Robertson, another political enemy of Conkling's, to the desirable post of Collector of the Port of New York, and thereby destroyed all prospects of party harmony.
Robertson and F.
21, 22), but the more refined So we must read (as Robertson Smith has pointed out) in xxii.
Robertson, Scotland under her Early Kings (Edinburgh, 1862); Lord Hailes, Annals of Scotland (Edinburgh, 1819); A.
The incumbency of Trinity Chapel was held by the famous preacher Frederick William Robertson (1847-18J3).
These details are taken from The Bonin Islands by Russell Robertson, formerly H.B.M.
When Commodore Perry arrived in 1853, there were on Peel Island thirty-one inhabitants, four being English, four American, one Portuguese and the rest natives of the Sandwich Islands, the Ladrones, &c.; and when Mr Russell Robertson visited the place in 1875, the colony had grown to sixty-nine, of whom only five were pure whites.
Mr Robertson found them without education, without religion, without laws and without any system of government, but living comfortably on clearings of cultivated land.
Mr Robertson catalogues a number of valuable timbers that are obtained there, among them being Tremana, cedar, rose-wood, iron-wood (red and white), box-wood, sandal and white oak.
- In addition to the literature already mentioned, see the articles of Sanday on "Colossians" and Robertson on "Ephesians" in Smith's Bible Dictionary (2nd ed., 1893), and the article of A.
Robertson Smith's Old Test.
Armstrong and Robertson, Proc. Roy.
Robertson Smith, on the other hand, a new era was reached, in which the recently recognized existence of Totemism was made the basis of an attempt to give a 1 Scipione de Ricci, bishop of Pistoia from 1780 to 1791, on the ex-Jesuits requesting him to consecrate a bell dedicated to this object, issued a pastoral letter (3rd June 1784) in which he pointed out that the spirit of true religion was "far removed from fetichism," and warned his flock against "cardiolatry."
The human commensals were the totem-kin, whom Robertson Smith conceived to have been in the habit of sharing a common meal in daily life, or at least of not mixing with other kins.
The god was originally a stranger, taken into the kin by a rite of blood brotherhood, and this constitutes the dark point of the theory; for Robertson Smith regards the blood bond as relatively late; hence we do not see how the god became associated with the kin.
Ceremonies of initiation are the means by which the alliance is established between the deity and the young man, when the latter enters upon the rights of manhood; and the supposed bond of kinship is thus regarded as an artificial union from the outset, so far as the individual is concerned, although Robertson Smith still maintains the theory of the fatherhood of the god, where it is a question of the origin of the totem-kin.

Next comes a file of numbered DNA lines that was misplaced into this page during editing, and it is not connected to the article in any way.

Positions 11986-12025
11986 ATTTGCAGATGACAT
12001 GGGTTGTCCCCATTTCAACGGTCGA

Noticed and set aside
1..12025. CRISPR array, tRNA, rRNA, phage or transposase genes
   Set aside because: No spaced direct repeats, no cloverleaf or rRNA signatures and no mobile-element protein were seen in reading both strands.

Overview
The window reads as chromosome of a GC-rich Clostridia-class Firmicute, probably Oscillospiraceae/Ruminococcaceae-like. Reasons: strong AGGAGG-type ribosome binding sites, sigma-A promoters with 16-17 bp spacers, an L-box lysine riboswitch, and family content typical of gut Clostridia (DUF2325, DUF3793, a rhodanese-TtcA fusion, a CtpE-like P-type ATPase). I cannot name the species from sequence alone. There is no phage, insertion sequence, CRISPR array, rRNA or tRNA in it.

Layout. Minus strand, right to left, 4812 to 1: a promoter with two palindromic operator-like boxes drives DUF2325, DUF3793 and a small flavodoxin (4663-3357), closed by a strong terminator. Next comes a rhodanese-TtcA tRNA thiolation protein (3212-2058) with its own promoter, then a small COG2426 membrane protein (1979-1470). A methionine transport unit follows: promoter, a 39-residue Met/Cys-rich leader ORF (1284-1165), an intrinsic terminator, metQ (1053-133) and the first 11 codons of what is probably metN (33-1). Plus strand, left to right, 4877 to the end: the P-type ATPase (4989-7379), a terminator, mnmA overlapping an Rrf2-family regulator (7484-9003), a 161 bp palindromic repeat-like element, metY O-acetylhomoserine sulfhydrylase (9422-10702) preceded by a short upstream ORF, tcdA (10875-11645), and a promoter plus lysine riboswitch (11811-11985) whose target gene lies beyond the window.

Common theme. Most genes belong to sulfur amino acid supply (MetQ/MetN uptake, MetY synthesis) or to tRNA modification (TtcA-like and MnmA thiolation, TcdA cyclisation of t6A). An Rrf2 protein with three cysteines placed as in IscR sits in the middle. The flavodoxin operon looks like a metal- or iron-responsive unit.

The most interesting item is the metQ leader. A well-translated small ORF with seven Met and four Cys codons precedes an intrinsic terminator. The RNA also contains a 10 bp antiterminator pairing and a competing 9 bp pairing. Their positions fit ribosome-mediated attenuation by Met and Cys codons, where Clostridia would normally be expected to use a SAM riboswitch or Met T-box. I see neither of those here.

This theory of Robertson Smith's has been attacked from two sides.
Hubert and Mauss point out that Robertson Smith is far from having established either the historical or the logical connexion between the common meal and the other types of sacrifice; the simplest Semitic forms known to us are the most recently recorded; further their simplicity may mean no more than documentary insufficiency, and in any case does not imply any priority; the piaculum is found side by side with the communion at all times.
(c) Building in part on the foundation laid by Robertson Smith, Dr J.
In spite of the importance attached to the idea of the common meal by Robertson Smith, it is not a primitive rite of adoption.
On the Congo, if a man commits a murder, the community votes whether he shall die or be expelled; if the latter, a victim is killed, of which all must partake; but this is not, as might be imagined, a case of Robertson Smith's piaculum for the re-establishment of the tribal bond; for the criminal is driven out of the community.
In fact, while Robertson Smith (in Kinship and Marriage in Early Arabia, as well as his Religion of the Semites, followed by Stade and Benzinger) strongly advocated the view that clear traces of totemism can be found in early Israel, later writers, such as Marti, Gesch.
(On this subject of holy trees, holy waters and holy stones, consult article Tree-Worship, and Robertson Smith's Religion of the Semites, 2nd ed., pp. 165-197.) The wide prevalence of magic and soothsaying may be illustrated from the historical books of the Old Testament as well as from the pre-exilian prophets.